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Alexei Zamyatin

I'm a researcher and software engineer, interested in the security and decentralization of cryptocurrencies. I'm from Vienna, Austria. Currently in London, UK.

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Chain relays are on-chain programs or smart contracts deployed on a blockchain A capable of reading and verifying the state of another blockchain B.

Chain Relays

The underlying technical design and functionality is comparable to that of SPV-Clients. That is, a chain relay stores and maintains block headers of chain B on chain A and allows to verify transaction inclusion proofs. Summarizing, the two main functionalities a chain relay must/should provide are: consensus verification and transaction inclusion verification.

Read more about chain relays in the XCLAIM paper (Section V.B descibes the basic concept of chain relays, while Appendix D provides a formal model of the required functionality for PoW chain relays.).

BTCRelay-Sol

BTCRelay-Sol is an implementation of a chain relay for Bitcoin on Ethereum. The first implementation of BTCRelay was implemented in Serpent and can be found here. However, as Serpent is outdated (last commit: December 2017), this project aims to implement an updated version in Solidity.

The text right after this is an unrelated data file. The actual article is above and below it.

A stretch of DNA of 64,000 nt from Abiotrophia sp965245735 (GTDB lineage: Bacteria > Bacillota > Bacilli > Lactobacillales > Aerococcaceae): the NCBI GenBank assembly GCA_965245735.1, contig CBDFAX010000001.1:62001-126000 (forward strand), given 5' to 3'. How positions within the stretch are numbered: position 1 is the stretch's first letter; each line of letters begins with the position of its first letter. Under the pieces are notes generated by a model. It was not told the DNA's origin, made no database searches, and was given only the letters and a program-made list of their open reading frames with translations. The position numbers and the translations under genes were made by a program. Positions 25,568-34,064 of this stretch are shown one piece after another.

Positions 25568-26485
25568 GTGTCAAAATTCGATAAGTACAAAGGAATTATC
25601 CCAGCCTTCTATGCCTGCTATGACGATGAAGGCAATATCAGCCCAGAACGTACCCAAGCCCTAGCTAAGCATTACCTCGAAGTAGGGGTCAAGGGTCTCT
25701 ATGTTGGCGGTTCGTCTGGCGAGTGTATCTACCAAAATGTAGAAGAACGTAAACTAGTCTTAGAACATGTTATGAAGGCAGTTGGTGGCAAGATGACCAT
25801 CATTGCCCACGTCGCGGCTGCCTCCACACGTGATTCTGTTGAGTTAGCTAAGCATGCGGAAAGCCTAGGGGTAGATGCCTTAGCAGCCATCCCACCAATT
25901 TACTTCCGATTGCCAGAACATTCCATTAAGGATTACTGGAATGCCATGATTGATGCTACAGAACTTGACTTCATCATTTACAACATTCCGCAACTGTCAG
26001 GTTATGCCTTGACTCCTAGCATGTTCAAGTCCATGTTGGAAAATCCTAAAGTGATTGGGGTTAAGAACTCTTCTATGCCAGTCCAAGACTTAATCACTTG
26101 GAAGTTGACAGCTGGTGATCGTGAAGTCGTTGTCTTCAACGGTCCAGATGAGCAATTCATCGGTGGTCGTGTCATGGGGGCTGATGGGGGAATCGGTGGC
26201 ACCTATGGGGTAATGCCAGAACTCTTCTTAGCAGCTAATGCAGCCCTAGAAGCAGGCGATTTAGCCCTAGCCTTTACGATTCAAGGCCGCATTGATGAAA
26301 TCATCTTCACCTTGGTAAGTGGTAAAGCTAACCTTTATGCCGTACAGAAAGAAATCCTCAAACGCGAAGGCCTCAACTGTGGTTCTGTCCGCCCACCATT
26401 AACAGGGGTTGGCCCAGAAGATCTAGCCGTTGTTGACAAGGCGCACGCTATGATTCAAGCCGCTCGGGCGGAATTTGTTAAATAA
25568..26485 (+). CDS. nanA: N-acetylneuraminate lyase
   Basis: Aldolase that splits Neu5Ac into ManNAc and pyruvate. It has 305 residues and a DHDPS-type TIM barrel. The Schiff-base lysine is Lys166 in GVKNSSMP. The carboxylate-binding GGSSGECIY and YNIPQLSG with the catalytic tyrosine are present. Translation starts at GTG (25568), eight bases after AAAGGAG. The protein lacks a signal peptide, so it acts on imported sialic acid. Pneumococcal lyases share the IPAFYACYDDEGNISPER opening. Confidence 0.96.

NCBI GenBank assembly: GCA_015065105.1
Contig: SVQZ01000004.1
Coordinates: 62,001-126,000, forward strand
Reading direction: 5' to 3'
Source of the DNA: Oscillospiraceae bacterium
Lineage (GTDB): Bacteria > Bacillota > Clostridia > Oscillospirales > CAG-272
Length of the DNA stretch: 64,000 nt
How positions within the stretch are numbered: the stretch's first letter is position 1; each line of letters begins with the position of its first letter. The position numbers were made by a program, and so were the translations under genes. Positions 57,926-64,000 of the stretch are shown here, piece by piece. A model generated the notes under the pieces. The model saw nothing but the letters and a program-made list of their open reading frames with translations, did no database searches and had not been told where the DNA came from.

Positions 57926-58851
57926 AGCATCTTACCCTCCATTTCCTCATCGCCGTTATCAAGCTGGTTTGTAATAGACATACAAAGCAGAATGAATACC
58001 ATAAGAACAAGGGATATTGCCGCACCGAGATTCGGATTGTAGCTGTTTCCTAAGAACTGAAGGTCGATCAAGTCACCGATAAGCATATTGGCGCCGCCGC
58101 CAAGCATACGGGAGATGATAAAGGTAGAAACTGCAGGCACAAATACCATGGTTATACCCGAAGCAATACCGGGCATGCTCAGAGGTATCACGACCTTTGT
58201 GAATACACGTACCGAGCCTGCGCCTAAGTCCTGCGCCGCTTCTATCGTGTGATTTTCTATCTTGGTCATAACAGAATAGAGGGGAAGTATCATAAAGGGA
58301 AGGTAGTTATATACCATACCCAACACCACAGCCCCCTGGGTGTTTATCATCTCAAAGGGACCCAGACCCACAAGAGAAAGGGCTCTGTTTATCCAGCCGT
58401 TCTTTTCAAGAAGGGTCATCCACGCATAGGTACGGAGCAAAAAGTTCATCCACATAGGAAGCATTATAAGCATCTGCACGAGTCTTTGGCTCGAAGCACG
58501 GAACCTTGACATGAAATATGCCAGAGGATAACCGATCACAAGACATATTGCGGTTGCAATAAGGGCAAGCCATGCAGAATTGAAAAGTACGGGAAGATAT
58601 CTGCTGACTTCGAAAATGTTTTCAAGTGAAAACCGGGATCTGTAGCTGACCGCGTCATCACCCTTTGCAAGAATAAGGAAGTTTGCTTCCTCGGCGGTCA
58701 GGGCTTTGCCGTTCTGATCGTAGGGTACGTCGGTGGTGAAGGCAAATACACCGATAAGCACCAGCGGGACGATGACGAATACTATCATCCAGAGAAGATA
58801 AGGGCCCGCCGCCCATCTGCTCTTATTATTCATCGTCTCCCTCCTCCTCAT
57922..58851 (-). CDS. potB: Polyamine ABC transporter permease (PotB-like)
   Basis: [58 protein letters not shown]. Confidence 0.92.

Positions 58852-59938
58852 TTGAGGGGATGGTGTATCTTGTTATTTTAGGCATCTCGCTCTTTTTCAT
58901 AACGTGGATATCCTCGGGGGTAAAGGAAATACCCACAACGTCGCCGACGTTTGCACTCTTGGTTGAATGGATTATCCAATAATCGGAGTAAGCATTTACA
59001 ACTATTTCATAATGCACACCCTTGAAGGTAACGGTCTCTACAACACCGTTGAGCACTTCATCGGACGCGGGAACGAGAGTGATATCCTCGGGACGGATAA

Design

The current implementation is based on the existing Serpent implementation, specifically with regards for fork handling. As such, BTCRelay must store all block headers to establish, whether a transaction is included in the Bitcoin main chain. However, improved proofing techniques, such as NiPoPoWs and FlyClient, allow to reduce the storage requirements. Furthermore, protocols based on off-chain verification games such as Truebit may allow optimistic improvements to performance and cost.

To this end, BTCRelay will be split into multiple components, allowing integration with the above mentioned verification techniques:

  • Block header storage … sole functionality of this component is the efficient storage of block headers submitted to the telay
  • Block header verification … performs verification of block headers before they are persisted, e.g. checks if the correct difficulty was set, verifies the hash pre-image, makes sure the pervious block header exists (or determines that a specific verification techniques is being used - see below), etc.
  • Main chain detection … the verification of the Bitcoin main chain (i.e., if a block is in the main chain or part of a fork) can be handled by (i) traversing all block headers as in the case of classic SPV verification, (ii) NiPoPoWs and FlyClient, (iii) off-chain verification games such as Truebit.
  • Transaction inclusion verification and parsing … calls one of the available methods of the main chain detection component and provides tools for parsing transaction inputs/outputs and performing validity checks.

We note that the block header data used for testing was first provided in the BTCRelay Serpent implementation (repo).

We make note of the following libraries/implementations, which specifically may aid with Bitcoin transaction parsing:

  • https://github.com/summa-tx/bitcoin-spv
  • https://github.com/tjade273/BTCRelay-tools
  • https://github.com/rainbreak/solidity-btc-parser
  • https://github.com/ethers/bitcoin-proof
  • https://github.com/ethers/EthereumBitcoinSwap